Cyber attacks on cryptocurrencies, startups, wallets, and exchanges are well-known possibilities. On Jan 25th, however, Coincheck lost control of approximately 500 million NEM tokens, a sum valued at roughly $400 million as of the time the tokens vanished. Bloomberg reports that: At the time of the disappearance, NEM was the 10th largest cryptocurrency according to market cap.
After hours of speculation, Coincheck Inc. co-founder Yusuke Otsuka said during a late-night press conference at the Tokyo Stock Exchange that the company didn’t know how the 500 million tokens went missing, but the firm is working to ensure the safety of all client assets. Coincheck said earlier it had suspended all withdrawals, halted trading in all tokens except Bitcoin, and stopped deposits into NEM coins.
Following the late night press conference, it was announced that the Financial Services Agency of Japan was investigating the exchange as well as the missing funds. The Japanese FSA released the following statement regarding the topic:
We are looking into the facts surrounding Coincheck.
How has the disappearance impacted cryptocurrency trading markets?
After the news broke, Bloomberg reported losses for BTC, NEM, and XRP. NEM value dropped around 9% to rest at $0.85 per coin and XRP fell by roughly 8%. The crypto market has seen some rough news break, such as the loss of funds in both Parity hacks, but the scale of loss has not been seen since Mt. Gox in 2009, when roughly $460 million worth of BTC were lost. The exchange halted trading of altcoins and stopped accepting deposits once the funds were discovered to be missing.
Long-term implications of the disappearance of funds will likely include a loss of faith in centralized exchanges, reduced global liquidity of crypto as a result of this breach of trust, and increased regulatory scrutiny for exchanges.
According to an infographic published by Rodgers Research, Coincheck holds the largest trading volume share over the last 30 days, a startlingly high 32%
How can investors proceed?
In the event that funds are lost permanently, the exchange may be held liable for repaying investors the funds that disappeared. Moving forward, it is vital that investors not place such substantial amounts of their holdings on an exchange for extended periods of time. Many exchanges such as CoinBase hold to the 90% or more to 10% or less ratio of cold storage to hot wallet holdings for investor protection.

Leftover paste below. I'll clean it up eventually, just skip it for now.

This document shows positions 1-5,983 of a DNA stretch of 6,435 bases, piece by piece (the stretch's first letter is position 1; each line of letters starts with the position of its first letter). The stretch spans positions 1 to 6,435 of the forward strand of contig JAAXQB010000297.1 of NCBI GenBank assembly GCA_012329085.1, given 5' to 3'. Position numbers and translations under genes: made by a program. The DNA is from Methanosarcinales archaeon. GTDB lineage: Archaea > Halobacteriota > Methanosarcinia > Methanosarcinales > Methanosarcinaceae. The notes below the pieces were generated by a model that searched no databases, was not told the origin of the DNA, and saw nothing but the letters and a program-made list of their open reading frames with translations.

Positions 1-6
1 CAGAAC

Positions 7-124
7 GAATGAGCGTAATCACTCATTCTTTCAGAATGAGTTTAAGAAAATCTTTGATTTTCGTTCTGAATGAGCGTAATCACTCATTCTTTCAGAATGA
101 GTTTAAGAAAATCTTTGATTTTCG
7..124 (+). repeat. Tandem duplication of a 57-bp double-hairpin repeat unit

Token holders should take this as a reminder that the only way to keep their assets secured is to store them in a crypto wallet that provides them with their private keys. Exchanges offer trading, and it may be more convenient to leave some funds on the exchange, but larger amounts of funds can be vulnerable to more than just hacks.
Liquidity requirements can be impacted significantly when whales, or large volume investors leave their tokens in exchange accounts. When the whales cash out, the reserves of the exchange can change significantly from what they were expecting, which will require them to transfer assets out of cold storage to meet the withdrawal needs and continue offering trading for affected currencies.
What lessons can exchanges learn from this occurrence?
When offering liquidity for assets, it is vital to ensure that the majority of assets are secure at any given time. Many exchanges operate with 90% of their holdings in cold storage to ensure that the majority of the funds they hold are safe in the event of an attack.
Beyond the liquidity safeties that can be implemented, exchanges can employ penetration testers to verify the security of their systems on a regular or semi-regular basis.